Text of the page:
An arena being built for Glastonbury Festival 2019 will be made entirely from recycled plastic found on the streets, beaches and parks, the event has confirmed.
The new stage, named ‘The Gas Tower’ and located in the Shangri-La area of the site, will be a 360-degree staging area made by using waste collected in Cornwall, Devon and Somerset areas.
Event organisers have confirmed that the project requires in excess of 10 tonnes of plastic waste and the first beach clean to kickstart the drive will begin on May 11th.
Kaye Dunnings, the creative director of Shangri-La Glastonbury, called it an “important, pioneering project” while in conversation with the BBC, adding that it was “a total game-changer.”
The news comes just months after Glastonbury announced the banning of all single use plastics as Emily Eavis attempts to stem the amount of waste used at the event. It comes as the event claimed that in 2017, Glastonbury got through in excess of 1.3m plastic bottles.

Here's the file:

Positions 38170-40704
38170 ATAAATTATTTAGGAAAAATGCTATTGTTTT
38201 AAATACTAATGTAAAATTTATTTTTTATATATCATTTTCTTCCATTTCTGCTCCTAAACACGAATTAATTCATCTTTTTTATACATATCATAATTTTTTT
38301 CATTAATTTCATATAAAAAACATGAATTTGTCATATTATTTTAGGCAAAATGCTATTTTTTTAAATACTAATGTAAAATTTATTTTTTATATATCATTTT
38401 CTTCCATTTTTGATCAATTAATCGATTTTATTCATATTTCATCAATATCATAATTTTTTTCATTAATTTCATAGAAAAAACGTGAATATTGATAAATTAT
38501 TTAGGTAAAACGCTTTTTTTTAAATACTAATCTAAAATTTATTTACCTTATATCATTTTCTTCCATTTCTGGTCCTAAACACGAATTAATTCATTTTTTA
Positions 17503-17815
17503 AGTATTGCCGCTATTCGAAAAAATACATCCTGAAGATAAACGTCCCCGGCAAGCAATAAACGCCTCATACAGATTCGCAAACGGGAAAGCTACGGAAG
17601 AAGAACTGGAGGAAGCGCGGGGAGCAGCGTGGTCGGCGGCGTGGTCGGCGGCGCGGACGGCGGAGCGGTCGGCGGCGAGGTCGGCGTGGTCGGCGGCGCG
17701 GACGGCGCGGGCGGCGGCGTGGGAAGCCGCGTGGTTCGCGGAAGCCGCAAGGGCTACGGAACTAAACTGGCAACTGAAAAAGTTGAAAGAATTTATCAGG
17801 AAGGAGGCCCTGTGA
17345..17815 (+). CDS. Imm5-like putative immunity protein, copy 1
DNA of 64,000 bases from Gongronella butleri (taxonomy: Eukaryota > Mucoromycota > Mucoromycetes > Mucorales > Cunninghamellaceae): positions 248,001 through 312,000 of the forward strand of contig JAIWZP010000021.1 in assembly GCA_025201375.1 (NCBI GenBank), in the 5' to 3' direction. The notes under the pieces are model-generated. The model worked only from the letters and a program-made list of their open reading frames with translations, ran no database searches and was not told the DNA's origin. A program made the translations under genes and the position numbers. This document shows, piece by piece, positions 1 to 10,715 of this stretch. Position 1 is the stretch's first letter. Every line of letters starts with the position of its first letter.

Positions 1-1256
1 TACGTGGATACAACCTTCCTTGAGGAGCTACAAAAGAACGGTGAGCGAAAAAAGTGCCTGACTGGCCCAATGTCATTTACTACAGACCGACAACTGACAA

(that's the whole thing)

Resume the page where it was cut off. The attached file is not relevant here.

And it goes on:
“Obviously we are all fighting the fight against plastic, which is an enormous task but well overdue and we need to make steps in the right direction,” said Eavis. “A vast amount of plastic bottles were gotten through and when you see images of the arena completely covered in old plastic bottles it’s quite haunting.
“We have been working on this during the year off. We spent a lot of time in 2018 working on the logistic side of all this, speaking to suppliers and market managers, area organisers,” she added.
“We are tackling drinking bottles at the moment, water bottles … and we are encouraging people to bring their own reusable bottle but there will also be reusable bottles available on site.”